“Jesus: A prophet of Islam” states the provocative tagline in a “public awareness” advertising campaign launched by a Muslim group in Australia’s largest city.
The group, calling itself Mypeace, says its aim is to inform, not offend – but offend it has, with one Catholic bishop calling the assertion about Jesus “a direct assault on Christian beliefs.”
Roadside billboards in the metropolitan Sydney area carry one of four simple slogans: “Jesus: A Prophet of Islam,” “Holy Qur’an: The Final Testament,” “Muhammad: Mercy to Mankind” and “Islam: Got Questions? Get Answers.”
Each banner invites people to get in touch by phone or online, for literature and a free copy of the Qur’an. Mypeace says the ads will stay up for four weeks, and later this year will be run on scores of public buses in the city.
One of the billboards featuring the Jesus slogan was vandalized a day after it was erected.
Mypeace says its aim is to “address the many misconceptions on Islam, to educate fellow Australians on Islam, invite them to ask any questions that they may have.”
Islamic awareness campaigns are not new, but the slogan referring to Jesus is causing a stir. Muslims and interfaith advocates sometimes invoke Jesus to assert some sort of commonality with Christians, implying that Muslims, too, “believe in Jesus.”
But Muslims, and the Qur’an, deny the central Christian beliefs regarding Jesus – his divinity, crucifixion and resurrection.
Elsewhere on its Web site, Mypeace states that “the Qur’an … repeatedly reminds that Jesus was a human prophet sent by God, not part of God Himself.”
“In Australia with its Christian heritage a billboard carrying the statement ‘Jesus A prophet of Islam’ is provocative and offensive to Christians,” Julian Porteous, auxiliary bishop at the Catholic Archdiocese of Sydney, responded in an article.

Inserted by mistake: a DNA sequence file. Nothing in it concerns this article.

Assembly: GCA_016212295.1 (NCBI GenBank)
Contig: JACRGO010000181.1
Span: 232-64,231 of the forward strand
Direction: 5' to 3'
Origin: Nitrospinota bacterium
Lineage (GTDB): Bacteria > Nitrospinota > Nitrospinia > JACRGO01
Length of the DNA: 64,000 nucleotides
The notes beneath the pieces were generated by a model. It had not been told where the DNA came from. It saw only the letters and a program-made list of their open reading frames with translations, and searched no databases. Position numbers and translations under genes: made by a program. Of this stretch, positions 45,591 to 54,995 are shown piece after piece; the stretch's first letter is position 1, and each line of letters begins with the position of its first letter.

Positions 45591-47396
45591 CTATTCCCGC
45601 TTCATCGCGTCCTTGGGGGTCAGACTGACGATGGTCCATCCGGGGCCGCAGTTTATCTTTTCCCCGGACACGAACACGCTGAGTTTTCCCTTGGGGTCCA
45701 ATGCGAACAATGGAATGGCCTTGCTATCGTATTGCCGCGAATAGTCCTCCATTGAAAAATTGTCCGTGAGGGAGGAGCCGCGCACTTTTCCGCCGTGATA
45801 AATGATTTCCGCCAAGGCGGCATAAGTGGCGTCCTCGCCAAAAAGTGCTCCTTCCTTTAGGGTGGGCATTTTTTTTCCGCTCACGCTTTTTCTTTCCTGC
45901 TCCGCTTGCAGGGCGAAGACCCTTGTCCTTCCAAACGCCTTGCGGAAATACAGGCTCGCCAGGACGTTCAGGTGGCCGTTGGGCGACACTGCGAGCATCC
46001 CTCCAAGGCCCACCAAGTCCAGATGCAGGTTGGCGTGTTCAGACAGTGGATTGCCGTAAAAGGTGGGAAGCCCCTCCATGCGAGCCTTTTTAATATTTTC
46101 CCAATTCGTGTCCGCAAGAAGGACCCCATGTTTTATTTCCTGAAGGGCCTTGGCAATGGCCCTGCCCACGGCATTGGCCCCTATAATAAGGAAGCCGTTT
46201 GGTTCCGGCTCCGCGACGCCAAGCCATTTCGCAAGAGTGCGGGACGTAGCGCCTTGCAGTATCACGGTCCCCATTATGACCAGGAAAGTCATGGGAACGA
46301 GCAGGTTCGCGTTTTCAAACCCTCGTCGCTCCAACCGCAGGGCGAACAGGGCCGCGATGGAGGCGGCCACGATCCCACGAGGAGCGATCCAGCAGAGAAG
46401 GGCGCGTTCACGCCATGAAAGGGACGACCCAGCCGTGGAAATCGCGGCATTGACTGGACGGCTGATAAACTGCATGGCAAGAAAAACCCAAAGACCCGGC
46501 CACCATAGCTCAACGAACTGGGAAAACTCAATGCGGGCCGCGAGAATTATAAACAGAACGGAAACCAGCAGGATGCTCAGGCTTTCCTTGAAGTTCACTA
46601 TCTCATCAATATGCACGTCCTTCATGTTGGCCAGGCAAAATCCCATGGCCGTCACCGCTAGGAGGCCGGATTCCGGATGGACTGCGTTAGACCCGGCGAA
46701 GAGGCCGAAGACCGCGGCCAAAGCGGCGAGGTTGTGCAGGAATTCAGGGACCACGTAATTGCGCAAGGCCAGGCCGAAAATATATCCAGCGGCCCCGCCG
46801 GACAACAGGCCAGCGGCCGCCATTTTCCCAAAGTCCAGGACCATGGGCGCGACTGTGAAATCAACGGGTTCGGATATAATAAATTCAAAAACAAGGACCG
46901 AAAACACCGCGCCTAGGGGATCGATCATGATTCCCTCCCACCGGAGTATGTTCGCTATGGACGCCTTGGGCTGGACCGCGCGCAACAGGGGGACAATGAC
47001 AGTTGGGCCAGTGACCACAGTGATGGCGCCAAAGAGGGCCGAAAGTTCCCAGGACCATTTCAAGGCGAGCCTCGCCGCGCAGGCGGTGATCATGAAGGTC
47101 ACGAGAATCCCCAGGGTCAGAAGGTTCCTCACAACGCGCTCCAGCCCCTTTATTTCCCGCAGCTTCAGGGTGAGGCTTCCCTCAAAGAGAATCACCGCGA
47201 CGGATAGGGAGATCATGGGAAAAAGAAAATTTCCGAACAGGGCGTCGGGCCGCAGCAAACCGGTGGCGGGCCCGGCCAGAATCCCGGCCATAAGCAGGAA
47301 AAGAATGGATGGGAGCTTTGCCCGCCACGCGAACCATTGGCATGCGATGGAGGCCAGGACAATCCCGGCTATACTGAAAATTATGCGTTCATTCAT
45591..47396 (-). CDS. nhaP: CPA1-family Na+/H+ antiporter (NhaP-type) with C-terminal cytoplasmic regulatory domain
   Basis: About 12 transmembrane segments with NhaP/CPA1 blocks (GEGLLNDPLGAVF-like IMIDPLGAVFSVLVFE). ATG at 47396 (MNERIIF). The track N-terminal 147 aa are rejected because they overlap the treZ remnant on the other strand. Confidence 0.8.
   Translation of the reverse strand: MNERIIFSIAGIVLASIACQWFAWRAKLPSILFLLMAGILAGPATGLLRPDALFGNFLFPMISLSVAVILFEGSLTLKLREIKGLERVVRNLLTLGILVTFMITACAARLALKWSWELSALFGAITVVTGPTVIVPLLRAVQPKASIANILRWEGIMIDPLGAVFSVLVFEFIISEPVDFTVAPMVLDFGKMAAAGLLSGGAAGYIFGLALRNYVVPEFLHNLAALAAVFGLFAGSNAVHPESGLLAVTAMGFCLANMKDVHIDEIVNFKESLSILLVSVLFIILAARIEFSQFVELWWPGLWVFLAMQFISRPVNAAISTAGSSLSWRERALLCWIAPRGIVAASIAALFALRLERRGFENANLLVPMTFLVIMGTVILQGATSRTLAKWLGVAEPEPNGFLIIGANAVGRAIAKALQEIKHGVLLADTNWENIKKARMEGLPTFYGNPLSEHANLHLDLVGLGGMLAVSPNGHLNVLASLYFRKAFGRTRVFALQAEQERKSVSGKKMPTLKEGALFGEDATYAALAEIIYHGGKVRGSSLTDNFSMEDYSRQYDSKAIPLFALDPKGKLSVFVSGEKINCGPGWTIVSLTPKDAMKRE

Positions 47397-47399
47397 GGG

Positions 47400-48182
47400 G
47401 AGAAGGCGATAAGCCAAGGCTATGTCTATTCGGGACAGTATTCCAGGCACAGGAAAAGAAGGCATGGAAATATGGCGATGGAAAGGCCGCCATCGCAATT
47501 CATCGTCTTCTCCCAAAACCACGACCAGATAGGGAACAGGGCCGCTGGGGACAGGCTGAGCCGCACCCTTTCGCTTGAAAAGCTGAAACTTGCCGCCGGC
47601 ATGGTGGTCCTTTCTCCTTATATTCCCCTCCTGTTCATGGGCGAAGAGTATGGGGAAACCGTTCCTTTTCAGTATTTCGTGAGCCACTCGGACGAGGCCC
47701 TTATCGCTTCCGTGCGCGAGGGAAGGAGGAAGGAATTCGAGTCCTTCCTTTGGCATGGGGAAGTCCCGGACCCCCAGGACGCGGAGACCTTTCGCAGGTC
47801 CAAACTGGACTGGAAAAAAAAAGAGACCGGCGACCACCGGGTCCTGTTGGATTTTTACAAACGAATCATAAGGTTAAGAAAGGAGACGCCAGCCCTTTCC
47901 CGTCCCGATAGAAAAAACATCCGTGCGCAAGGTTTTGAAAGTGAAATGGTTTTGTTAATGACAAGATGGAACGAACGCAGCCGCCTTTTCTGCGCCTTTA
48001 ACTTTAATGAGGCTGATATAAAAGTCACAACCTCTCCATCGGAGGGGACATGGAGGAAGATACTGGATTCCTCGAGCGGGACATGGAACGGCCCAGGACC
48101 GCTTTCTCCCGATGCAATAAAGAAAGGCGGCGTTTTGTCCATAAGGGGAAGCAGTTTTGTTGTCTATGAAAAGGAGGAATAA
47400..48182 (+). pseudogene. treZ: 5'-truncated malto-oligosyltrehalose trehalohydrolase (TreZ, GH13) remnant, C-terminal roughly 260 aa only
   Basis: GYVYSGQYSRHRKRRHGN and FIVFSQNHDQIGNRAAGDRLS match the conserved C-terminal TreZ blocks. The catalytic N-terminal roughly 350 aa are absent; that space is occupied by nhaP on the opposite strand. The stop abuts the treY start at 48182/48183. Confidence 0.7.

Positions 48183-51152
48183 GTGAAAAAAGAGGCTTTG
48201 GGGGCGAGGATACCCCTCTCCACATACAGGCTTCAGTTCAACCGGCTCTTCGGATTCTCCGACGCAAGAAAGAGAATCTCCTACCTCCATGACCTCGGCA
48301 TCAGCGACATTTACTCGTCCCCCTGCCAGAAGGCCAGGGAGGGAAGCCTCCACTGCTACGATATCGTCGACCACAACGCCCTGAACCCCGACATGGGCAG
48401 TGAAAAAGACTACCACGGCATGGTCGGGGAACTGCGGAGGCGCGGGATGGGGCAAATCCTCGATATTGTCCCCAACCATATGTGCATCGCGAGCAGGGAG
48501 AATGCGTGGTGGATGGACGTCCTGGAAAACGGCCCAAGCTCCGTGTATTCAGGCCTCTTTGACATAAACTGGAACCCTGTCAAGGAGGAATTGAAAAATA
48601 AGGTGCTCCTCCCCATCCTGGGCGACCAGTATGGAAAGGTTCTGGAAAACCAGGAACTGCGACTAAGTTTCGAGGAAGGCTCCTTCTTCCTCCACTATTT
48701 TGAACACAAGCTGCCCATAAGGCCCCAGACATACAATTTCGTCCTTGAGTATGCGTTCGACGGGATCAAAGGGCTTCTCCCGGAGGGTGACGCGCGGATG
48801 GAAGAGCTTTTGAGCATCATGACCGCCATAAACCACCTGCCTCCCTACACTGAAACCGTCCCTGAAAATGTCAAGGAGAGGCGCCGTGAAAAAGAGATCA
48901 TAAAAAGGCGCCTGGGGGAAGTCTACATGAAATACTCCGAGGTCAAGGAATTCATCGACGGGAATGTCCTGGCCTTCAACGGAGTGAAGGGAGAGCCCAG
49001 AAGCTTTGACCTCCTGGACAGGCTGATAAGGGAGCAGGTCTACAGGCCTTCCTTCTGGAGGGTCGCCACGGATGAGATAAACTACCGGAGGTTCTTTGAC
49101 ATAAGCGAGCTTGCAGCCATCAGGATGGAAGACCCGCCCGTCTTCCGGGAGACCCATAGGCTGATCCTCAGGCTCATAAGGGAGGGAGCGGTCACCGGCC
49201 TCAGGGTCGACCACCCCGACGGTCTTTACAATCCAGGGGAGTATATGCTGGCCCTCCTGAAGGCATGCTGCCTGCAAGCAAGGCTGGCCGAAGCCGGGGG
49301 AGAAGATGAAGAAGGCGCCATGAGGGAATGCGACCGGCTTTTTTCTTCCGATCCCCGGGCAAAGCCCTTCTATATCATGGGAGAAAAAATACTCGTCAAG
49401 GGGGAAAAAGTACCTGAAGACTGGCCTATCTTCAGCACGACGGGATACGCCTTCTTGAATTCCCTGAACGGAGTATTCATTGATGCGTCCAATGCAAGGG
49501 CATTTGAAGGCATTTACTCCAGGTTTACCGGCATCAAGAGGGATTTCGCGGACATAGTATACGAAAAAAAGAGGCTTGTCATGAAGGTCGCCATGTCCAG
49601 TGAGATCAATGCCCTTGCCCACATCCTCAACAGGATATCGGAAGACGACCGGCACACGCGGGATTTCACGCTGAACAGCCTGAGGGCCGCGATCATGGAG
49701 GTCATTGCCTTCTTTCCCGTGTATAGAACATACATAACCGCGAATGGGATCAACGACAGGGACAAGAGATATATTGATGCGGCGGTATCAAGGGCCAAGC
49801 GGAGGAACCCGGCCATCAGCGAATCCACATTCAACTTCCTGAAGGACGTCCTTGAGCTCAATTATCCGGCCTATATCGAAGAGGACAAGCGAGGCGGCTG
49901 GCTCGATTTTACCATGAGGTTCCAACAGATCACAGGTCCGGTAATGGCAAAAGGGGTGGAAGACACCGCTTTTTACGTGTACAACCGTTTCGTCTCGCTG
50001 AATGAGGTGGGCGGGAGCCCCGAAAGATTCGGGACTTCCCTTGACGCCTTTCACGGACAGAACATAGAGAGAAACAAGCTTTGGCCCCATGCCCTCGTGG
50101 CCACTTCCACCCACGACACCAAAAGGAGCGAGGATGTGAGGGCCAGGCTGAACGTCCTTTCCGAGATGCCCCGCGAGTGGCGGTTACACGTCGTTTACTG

“Central to Christianity is the belief that Jesus Christ is more than a prophet,” he said. “He is the Son of God. He is acclaimed Lord and Savior of humanity. This statement is a direct assault on Christian beliefs.”
Porteous said religions should not “set out to antagonize those with differing beliefs.”
“Dialogue between the religions can only take place when it is founded in mutual respect. It is not fostered by provocative statements.”
Porteous urged Mypeace to withdraw the ads.
Islamic doctrine holds that the 7th century Arabian Mohammed was the last in a long line of prophets of Islam stretching back to Adam, and including Enoch, Noah, Abraham, Ishmael, Jacob, Joseph, Moses, David, Solomon, Jonah, John the Baptist – and Jesus. (The “Got Questions?” ad in Sydney also describes Abraham, Noah, Moses, Jesus and Mohammed as “prophets of Islam”.)
Mypeace did not respond to queries.
Article Views: 393 share what you think
People are mix up religion with Hausa's tribe or belief in a quran it was mentioned that if you kill you cannot enter heaven. It is hausa babaric ideal and those that are using religions to cause problem very soon God will judge them there is no cause to be fighting both moslem and christian we are worship the same God and we are brothers.